Volume 1 Supplement 1
Predicting implicit associated cancer genes from OMIM and MEDLINE by a new probabilistic model
© Zhu et al; licensee BioMed Central Ltd. 2007
Published: 8 May 2007
Discovering cancer associated genes can facilitate the understanding of tumour pathogenesis, the medical diagnoses and the treatment of patients. Here we mined OMIM and MEDLINE to discover implicitly associated cancer genes by applying a new probabilistic model, mixture aspect model (MAM) , on cancer gene co-occurrence data in OMIM and MEDLINE. Through cross-validation experiments, the accuracy of predicting associated cancer genes was shown to be improved by incorporating gene-gene co-occurrence pairs from MEDLINE into cancer-gene co-occurrence pairs in OMIM. Furthermore, some implicit associated cancer genes were predicted and analyzed preliminarily. The detailed result was presented on line http://www.bic.kyoto-u.ac.jp/pathway/zhusf/CancerInformatics/Supplemental2006.html for the reference of interested researchers and further validation by biologists.
Materials and methods
We extracted cancer-gene and cancer-cancer co-occurrence pairs from OMIM, a human curated knowledgebase on human genes and inherited diseases. A software tool CGMIM was used to extract the description section of OMIM to obtain cancers and associated genes . This software maps genetic disorders into 21 different types of cancers. To avoid the difficulty of recognizing gene names, we extracted a human curated database, Entrez Gene, to obtain a subset of high quality MEDLINE records, where we obtained gene-gene co-occurrence data. MAM was proposed by us to mine implicit "chemical compound-gene" relations by integrating three types of co-occurrence data (compound-compound, gene-gene and compound-gene) in the literature . The main advantage of MAM is the ability of integrating different type of co-occurrence data from heterogeneous data sources. MAM was first estimated by an EM algorithm to fit the existing co-occurrence data of cancer and gene, and then was used to predict the likelihood of the association of an unobserved pair of a cancer and a gene. See Table 1.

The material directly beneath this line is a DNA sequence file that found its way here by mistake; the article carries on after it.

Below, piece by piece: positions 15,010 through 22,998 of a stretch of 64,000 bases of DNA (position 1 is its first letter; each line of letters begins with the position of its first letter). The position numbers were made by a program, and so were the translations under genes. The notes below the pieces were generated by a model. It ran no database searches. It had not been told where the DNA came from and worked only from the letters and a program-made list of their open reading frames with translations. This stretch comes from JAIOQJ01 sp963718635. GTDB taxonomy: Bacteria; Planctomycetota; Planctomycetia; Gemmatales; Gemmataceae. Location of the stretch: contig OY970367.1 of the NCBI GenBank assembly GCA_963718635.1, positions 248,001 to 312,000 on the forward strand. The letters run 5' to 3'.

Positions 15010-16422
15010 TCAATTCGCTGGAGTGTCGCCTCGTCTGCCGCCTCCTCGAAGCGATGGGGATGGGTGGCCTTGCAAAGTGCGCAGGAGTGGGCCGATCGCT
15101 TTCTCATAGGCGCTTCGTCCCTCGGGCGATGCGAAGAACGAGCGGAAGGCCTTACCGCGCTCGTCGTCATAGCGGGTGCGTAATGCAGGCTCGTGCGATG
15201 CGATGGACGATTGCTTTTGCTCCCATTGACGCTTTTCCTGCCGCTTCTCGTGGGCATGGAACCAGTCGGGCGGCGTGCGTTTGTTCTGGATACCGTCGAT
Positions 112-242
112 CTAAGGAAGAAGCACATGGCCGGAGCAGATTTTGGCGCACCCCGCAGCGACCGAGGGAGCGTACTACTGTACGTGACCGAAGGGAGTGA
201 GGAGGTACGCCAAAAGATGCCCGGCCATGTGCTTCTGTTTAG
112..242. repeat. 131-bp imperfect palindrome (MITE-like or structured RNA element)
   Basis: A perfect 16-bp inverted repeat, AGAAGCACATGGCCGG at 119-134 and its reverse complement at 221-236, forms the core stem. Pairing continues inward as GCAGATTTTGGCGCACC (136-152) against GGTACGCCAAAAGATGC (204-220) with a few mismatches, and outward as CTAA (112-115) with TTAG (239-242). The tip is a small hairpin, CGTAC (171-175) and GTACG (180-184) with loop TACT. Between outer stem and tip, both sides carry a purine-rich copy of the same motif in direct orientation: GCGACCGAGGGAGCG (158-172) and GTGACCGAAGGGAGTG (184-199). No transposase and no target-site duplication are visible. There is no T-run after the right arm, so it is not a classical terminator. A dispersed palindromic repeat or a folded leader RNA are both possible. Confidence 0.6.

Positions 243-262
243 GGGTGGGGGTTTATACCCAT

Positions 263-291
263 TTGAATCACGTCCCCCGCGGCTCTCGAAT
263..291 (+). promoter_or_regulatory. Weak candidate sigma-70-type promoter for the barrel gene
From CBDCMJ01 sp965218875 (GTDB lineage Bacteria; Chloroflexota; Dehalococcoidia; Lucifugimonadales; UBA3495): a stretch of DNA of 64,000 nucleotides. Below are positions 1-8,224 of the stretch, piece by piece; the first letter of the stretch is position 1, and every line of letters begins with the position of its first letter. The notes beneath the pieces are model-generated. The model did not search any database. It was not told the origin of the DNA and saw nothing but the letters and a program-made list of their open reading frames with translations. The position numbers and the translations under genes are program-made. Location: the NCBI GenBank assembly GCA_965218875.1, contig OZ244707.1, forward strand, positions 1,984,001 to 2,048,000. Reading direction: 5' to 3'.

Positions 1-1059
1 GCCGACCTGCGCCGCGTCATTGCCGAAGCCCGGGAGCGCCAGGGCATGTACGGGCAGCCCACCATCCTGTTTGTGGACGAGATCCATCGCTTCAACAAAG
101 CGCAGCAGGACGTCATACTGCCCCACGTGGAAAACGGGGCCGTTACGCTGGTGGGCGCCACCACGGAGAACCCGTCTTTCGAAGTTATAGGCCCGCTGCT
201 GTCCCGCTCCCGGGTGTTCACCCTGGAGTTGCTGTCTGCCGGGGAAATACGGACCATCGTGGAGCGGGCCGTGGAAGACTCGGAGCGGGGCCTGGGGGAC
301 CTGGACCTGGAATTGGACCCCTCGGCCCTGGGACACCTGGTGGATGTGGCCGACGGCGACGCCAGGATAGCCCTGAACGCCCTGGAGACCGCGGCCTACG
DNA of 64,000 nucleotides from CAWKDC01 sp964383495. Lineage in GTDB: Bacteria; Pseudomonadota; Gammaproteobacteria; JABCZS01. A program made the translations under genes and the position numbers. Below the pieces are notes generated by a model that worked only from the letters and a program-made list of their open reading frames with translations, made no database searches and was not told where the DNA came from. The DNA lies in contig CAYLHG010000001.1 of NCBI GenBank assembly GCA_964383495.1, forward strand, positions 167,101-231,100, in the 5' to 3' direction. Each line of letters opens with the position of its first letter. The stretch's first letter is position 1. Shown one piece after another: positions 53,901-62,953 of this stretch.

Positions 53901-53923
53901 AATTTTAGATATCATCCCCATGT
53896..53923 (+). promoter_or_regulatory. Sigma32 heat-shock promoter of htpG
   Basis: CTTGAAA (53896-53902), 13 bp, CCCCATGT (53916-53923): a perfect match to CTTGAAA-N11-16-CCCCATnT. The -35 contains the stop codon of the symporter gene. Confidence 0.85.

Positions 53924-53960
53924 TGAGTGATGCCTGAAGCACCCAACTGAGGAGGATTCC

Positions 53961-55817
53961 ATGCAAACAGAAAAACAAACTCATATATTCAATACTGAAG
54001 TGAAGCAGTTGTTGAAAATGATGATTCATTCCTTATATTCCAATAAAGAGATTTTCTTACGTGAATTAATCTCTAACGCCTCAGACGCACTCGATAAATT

AUCs and t-values obtained in the cross-validation experiment.
The ratio of training to test data
The size of co-occurrence datasets
For each type of cancer, we list the top specific implicit associated gene.
This work is partly supported by JSPS (Japan Society for the Promotion of Science) Postdoctoral Fellowship.
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